Putting on my Lester hat, it’s fair to be a bit cynical about that shift. Today, we witness a subset of winemakers and wine merchants and jet-setting writers (in the movie, Lester called their music counterparts “swill merchants”), always landing in a new city, always pimping a new restaurant, always sharing their drinking exploits in the form of another rare bottle posted to their feed. It’s not a big leap to perceive the serial posts of Ganevat-slash-Allemand-slash-Roumier as a sort of nerdy equivalent of the endless party of a band on the road. And certainly there’s hope, among wine people, of capturing that romance of rock.

But make no mistake: These endless bottle-popping road shows are carefully curated. They omit the boring bits (paying barrel invoices, running inventory) and portray wine life as a break from the mundane, which is the same as what everyone wants from their rock gods. As Russell puts it to William: “Everybody understands, this is the circus. Everybody’s trying not to go home. Nobody’s saying goodbye.”

The analogy here isn’t even a stretch. There’s good reason that famous winemakers are dubbed “rock stars.” On the one hand, that’s silly, in that these are people who crush grapes and put fermented grape juice in bottles. On the other, the fetishism that attends both is almost exactly the same. And William realizes that such fetishes have their downsides, which is why so much of the movie depicts him being pulled in while simultaneously trying to stay at a distance.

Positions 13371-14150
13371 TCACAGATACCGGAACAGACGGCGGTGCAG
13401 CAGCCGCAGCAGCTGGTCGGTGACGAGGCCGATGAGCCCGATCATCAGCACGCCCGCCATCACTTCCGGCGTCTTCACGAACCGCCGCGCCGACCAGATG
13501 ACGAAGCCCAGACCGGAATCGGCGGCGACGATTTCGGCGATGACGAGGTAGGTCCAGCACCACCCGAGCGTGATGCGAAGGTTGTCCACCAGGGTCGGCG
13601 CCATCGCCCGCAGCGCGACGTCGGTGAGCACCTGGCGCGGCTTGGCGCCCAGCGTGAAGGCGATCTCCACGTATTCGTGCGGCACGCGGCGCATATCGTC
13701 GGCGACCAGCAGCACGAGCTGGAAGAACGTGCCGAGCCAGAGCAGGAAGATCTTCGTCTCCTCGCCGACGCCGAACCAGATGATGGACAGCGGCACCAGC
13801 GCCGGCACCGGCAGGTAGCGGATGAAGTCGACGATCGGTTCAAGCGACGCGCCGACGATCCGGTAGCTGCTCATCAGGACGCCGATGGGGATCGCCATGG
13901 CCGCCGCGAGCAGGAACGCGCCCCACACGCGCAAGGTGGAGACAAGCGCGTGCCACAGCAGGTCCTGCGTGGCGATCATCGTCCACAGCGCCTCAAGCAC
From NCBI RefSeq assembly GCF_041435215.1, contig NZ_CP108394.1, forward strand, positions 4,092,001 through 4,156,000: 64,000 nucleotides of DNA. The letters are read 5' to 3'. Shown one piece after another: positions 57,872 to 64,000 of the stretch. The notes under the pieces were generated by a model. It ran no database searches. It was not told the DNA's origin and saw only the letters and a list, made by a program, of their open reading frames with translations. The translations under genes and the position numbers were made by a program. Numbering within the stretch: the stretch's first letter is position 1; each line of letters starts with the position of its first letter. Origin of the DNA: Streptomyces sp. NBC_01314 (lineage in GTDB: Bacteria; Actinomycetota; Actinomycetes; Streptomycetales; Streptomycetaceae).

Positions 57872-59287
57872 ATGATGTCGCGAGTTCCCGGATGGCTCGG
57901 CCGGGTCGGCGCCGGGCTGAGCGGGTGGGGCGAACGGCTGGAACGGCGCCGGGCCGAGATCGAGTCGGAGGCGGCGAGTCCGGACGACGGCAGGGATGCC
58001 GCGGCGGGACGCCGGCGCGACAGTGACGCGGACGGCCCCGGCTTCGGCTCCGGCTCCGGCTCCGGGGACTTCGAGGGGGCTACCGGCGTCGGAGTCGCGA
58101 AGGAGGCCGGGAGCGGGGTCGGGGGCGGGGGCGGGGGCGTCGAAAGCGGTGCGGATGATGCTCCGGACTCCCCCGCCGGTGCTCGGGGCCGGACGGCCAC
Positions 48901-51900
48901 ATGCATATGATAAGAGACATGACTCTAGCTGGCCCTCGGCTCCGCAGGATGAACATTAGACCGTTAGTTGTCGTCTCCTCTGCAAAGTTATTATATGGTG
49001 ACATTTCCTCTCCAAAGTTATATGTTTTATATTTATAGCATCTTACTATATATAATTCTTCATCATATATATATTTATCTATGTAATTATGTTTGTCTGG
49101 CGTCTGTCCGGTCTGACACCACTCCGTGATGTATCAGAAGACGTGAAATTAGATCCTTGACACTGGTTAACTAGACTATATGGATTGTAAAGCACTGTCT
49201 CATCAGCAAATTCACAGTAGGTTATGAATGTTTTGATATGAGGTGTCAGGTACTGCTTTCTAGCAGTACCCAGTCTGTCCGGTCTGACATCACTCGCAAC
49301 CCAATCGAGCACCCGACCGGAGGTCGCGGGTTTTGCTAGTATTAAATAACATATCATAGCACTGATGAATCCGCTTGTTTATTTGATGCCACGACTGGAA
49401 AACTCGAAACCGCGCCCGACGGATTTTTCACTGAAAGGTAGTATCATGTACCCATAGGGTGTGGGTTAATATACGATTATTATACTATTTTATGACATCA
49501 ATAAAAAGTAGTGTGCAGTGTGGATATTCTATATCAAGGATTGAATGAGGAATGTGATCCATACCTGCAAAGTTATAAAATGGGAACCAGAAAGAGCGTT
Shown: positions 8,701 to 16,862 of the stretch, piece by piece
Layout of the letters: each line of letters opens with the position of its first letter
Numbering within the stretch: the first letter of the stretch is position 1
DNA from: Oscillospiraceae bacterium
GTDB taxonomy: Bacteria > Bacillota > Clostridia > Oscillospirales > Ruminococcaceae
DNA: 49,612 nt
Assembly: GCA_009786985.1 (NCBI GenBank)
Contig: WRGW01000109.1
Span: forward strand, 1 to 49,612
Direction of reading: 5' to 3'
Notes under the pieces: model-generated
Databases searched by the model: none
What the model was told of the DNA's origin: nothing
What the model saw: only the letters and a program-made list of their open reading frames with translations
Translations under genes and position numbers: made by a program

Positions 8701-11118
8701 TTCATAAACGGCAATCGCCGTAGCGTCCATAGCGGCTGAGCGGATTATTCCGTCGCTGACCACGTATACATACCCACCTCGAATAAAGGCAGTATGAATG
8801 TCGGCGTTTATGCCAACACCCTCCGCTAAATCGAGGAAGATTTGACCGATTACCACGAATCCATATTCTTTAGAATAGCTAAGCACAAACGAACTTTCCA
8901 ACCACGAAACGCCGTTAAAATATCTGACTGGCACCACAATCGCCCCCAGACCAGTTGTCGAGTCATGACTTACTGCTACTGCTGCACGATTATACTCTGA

In fact, I can’t think of another movie that so well captures this particular tension: To write effectively about either wine or rock, you have to love your subject—to be a fan. But to do it well, you have to step back and be a critic, to not always join the party. To invoke a quintessential Lester line: “You have to make your reputation on being honest, and unmerciful.” Indeed, this theme provides one of the movie’s persistent in-jokes: the idea that 15-year-old William, writing for Rolling Stone, is “the enemy.” (“He looks harmless, but he does represent the magazine that trashed ‘Layla,’ broke up Cream, ripped every album Led Zeppelin ever made,” Jeff Bebe, Stillwater’s lead singer, tells his band mate. “Don’t forget the rules, man. This little shit is the enemy.”)